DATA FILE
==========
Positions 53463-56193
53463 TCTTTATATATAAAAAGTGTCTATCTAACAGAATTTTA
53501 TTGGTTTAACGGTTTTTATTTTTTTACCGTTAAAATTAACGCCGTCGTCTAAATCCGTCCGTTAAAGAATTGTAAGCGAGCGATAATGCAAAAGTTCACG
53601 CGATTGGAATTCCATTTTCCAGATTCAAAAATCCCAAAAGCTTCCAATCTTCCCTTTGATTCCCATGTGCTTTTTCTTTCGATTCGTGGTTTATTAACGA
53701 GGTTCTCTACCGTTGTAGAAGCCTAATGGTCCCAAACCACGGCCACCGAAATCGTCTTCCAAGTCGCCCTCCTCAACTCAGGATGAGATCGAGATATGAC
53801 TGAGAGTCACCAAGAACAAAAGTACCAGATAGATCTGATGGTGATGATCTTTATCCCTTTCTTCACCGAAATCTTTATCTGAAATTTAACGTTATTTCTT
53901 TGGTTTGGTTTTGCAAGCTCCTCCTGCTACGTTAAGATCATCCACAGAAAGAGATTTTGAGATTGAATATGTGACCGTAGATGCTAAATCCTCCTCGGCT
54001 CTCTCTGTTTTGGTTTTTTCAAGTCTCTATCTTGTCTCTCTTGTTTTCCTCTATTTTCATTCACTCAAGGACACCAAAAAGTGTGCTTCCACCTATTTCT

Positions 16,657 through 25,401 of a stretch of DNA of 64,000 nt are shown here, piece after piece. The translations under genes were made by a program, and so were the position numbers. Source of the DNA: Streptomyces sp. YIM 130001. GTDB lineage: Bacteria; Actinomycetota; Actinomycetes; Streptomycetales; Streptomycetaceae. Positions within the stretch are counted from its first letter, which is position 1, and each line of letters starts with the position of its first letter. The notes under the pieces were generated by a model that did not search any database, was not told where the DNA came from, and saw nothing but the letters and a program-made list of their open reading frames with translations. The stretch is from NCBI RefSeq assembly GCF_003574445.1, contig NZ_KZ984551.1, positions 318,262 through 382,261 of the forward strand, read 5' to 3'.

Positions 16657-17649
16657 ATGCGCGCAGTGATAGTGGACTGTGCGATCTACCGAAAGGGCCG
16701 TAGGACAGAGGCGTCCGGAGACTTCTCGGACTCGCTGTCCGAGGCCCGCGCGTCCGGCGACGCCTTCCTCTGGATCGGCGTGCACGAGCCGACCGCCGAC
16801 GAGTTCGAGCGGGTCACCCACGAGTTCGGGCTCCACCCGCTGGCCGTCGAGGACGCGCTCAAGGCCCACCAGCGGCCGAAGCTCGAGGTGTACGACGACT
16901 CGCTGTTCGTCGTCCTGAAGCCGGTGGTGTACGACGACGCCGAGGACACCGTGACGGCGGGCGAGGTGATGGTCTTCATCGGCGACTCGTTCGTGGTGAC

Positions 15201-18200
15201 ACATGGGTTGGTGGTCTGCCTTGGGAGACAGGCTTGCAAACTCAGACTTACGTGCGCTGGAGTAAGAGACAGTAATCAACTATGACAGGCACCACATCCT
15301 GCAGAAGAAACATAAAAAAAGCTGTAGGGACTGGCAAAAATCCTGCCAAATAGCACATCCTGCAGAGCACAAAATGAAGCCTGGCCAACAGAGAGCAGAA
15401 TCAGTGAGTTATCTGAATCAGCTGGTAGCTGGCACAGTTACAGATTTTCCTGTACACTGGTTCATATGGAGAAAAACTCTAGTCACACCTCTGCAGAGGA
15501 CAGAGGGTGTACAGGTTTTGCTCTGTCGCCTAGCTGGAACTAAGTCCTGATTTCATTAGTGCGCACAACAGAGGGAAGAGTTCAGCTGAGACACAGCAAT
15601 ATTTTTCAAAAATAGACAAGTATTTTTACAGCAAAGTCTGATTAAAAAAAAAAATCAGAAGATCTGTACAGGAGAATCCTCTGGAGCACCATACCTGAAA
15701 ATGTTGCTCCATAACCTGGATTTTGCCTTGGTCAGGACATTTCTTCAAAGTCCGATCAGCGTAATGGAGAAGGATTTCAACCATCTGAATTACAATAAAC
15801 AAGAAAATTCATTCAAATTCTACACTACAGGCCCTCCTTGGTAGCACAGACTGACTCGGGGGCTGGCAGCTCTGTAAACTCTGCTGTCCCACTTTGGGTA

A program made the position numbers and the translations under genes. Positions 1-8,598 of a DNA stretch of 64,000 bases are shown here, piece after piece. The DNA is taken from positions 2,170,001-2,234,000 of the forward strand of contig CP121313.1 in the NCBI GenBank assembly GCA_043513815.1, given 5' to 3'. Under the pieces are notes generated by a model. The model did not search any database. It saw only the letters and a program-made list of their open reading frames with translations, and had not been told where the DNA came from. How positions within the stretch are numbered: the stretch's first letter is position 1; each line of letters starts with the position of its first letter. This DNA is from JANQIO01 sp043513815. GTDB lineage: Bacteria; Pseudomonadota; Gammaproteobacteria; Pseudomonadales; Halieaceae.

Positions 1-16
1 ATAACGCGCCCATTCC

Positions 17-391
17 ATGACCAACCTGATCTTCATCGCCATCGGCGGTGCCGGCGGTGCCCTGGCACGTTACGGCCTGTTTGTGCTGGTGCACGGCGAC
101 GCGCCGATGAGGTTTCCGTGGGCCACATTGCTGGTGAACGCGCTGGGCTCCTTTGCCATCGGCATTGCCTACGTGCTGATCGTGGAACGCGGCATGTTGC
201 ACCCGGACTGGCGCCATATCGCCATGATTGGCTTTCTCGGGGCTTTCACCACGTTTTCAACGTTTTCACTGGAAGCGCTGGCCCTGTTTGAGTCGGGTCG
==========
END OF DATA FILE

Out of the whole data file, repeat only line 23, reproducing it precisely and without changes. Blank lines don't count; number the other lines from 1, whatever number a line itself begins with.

A program made the position numbers and the translations under genes. Positions 1-8,598 of a DNA stretch of 64,000 bases are shown here, piece after piece. The DNA is taken from positions 2,170,001-2,234,000 of the forward strand of contig CP121313.1 in the NCBI GenBank assembly GCA_043513815.1, given 5' to 3'. Under the pieces are notes generated by a model. The model did not search any database. It saw only the letters and a program-made list of their open reading frames with translations, and had not been told where the DNA came from. How positions within the stretch are numbered: the stretch's first letter is position 1; each line of letters starts with the position of its first letter. This DNA is from JANQIO01 sp043513815. GTDB lineage: Bacteria; Pseudomonadota; Gammaproteobacteria; Pseudomonadales; Halieaceae.